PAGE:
I’ll leave this post with some of the road signs I’ve seen along the way so far, and will then catch up with our trip in Bali.

Doesn’t lopping just sound refined? Also, I think the crane and chainsaw would have been a giveaway even without the sign. 

So, there’s trucks on the road? Imagine that. MIght have been nice to see this sign BEFORE i had to pass ten of them. Then I could have been mentally prepared. 

The road! That hill! There’s an end to it! and usually it was about 100 meteres up ahead. I really thing this is a stealth campaign by proctor and gamble to break the monopoly that Colgate has on the Australian market. 

Speed bumps and cassowaries. You know, the usual. Driving skill: making sure the cassowary doesn’t become the speed bump. 

We saw neither scale of T-rex nor hair of wild kangaroo, despite the signs. It was a disappointment not to see either. 


3 thoughts on “In which I follow the signs and apologize to the crocodiles.

  1. vartabedianr says:

    When we were in South Africa, we were entertained by road signs warning us about Baboons. They were upside-down yield signs with exclamation points – ! Baboons. I’m grateful for those, because dang it I would never want to actually run into a ! Baboon.


  2. JGriffin says:

    I’m not an electrical engineer, but here is what I understand regarding why there are switches are on power outlets in Britain and several commonwealth countries.

    The shortest explanation is that with the switch on each outlet you can stop electricity from flowing into a malfunctioning appliance.

    The longer version is that the British made a number of poor decisions when first implementing electricity which caused a number of very high profile accidents. To compensate for those poor decisions they took the very British approach of doing the extreme opposite and passed insanely overly conservative laws laws related to electrical safety right after WWII destroyed most of their electrical infrastructure.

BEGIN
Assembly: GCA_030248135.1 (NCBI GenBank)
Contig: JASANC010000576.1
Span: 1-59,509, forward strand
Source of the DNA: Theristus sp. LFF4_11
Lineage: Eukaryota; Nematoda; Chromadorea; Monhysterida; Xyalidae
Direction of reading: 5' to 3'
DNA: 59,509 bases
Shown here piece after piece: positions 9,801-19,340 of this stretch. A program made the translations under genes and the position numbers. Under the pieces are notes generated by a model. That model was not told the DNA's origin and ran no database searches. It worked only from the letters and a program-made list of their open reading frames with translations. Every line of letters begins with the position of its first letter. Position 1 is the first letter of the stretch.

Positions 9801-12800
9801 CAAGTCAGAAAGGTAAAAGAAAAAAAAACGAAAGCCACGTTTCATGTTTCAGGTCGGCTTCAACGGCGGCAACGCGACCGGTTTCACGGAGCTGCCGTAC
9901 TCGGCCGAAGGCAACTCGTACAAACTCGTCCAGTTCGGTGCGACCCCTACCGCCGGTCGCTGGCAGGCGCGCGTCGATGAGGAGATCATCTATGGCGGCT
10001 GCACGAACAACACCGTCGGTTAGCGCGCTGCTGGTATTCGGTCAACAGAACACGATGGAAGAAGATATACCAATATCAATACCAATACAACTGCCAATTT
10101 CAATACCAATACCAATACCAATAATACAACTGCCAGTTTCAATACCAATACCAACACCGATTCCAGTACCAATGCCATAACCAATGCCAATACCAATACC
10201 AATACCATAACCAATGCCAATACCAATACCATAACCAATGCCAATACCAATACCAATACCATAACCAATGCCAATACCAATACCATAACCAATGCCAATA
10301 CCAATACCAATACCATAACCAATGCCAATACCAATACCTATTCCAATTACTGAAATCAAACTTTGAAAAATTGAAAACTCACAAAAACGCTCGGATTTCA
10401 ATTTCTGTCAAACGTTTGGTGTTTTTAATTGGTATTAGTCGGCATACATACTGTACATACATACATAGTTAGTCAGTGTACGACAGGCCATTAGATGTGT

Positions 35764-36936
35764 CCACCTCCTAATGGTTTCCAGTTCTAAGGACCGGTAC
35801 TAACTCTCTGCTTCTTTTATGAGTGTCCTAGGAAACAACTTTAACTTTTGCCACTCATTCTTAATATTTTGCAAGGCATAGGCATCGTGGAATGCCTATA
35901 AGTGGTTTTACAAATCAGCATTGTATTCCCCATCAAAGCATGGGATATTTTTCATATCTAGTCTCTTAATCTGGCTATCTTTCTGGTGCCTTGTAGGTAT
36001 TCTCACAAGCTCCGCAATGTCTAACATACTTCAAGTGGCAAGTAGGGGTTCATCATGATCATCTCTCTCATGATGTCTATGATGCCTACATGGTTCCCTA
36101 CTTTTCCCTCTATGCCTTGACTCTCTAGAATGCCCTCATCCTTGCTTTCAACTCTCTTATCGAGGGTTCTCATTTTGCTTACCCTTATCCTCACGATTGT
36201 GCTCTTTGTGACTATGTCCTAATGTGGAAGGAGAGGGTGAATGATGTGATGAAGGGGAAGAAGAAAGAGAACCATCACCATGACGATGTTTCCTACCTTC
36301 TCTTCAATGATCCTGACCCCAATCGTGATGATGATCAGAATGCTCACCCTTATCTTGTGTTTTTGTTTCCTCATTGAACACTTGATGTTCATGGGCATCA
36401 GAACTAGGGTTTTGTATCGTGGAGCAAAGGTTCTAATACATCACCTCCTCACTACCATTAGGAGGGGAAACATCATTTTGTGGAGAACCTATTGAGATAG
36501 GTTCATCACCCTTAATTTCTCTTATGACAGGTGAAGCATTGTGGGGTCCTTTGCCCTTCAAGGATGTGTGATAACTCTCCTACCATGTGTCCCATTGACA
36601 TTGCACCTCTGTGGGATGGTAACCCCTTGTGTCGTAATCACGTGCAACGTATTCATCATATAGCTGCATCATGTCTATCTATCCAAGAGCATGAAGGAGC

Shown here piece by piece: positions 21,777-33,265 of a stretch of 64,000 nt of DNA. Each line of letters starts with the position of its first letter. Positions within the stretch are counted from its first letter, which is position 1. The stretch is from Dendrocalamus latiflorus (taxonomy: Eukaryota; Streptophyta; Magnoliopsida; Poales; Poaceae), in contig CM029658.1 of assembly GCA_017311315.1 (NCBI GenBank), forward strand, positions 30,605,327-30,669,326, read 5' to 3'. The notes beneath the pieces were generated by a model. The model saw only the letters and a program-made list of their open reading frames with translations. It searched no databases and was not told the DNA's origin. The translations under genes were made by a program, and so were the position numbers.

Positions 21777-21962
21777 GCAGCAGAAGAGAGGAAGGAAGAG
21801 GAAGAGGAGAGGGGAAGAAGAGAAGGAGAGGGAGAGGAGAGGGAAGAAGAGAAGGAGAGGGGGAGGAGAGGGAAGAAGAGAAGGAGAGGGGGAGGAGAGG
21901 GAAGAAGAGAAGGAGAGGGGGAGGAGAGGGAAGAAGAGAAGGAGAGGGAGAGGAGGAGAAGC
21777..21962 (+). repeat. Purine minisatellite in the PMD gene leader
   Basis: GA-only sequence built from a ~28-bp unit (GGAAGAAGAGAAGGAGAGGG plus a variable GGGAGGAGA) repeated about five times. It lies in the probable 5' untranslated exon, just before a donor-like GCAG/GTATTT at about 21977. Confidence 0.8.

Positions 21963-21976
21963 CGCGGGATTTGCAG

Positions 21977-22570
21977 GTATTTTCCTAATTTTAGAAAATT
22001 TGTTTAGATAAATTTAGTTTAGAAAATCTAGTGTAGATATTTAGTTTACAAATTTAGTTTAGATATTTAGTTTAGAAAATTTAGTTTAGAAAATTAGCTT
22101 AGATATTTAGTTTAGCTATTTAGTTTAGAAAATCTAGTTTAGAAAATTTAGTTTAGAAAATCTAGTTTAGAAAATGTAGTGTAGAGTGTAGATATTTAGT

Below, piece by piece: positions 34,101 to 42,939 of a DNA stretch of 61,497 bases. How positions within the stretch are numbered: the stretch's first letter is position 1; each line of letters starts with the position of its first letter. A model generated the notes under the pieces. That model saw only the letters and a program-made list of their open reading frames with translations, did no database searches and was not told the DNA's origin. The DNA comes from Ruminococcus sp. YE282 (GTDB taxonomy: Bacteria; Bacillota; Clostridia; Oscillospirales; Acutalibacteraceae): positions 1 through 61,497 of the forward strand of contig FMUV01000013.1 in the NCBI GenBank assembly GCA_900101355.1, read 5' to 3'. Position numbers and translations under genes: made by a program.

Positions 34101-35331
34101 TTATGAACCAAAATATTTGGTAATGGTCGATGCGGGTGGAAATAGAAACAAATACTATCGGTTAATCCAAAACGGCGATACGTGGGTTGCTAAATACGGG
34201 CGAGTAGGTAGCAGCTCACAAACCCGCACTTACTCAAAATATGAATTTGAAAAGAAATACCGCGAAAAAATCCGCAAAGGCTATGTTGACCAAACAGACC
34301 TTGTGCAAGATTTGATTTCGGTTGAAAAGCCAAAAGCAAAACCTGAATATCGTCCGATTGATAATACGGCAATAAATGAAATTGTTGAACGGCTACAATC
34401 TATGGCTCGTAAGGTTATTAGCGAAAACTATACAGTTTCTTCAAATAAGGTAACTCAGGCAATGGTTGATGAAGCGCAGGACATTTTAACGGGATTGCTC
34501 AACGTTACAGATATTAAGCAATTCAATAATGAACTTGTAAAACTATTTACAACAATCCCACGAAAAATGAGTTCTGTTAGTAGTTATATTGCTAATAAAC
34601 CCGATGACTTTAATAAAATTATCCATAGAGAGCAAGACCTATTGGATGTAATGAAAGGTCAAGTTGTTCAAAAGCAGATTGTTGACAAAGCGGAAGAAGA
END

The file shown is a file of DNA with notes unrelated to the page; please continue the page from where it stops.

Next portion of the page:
A few examples:
    1) Bathrooms are not allowed to have electrical outlets in them. In the USA outlets in bathrooms must be GFCI compliant (have little circuit breakers in them) so any water caused short immediately flips the breaker but in the UK they decided to be super careful and simply not allow any outlets period. Because of this you’ll often notice in British homes that the lighting fixtures in bathrooms will have outlets built into them as a work around.
    2) Bathrooms also can’t have light switches – only pull strings or switches that are physically outside the door.
    2) All plugs (the part you put into the receptacle) must have fuses in them (yes, even in 2016 every computer, flatscreen tv, and reading lamp in Britain has a fuse).
    3) All plugs must have have the pins insulated for about the first centimeter
    4) All plugs must be massive and have a particular shape to be easy to remove which is important because they fit extremely tightly into the wall (plus it helps to make room for the fuse)
    5) The ground pin must be longer than the power pins – it trips a physical switch when inserted into the outlet that opens shutters that cover openings where the power pins go. This makes it impossible to not use a grounded plug.

    Believe it or not – that’s only a few of their rules. As with any safety standard, those people who have them think anyone without it is an idiot and vice versa but in this case they really did go a bit crazy.

    Liked by 1 person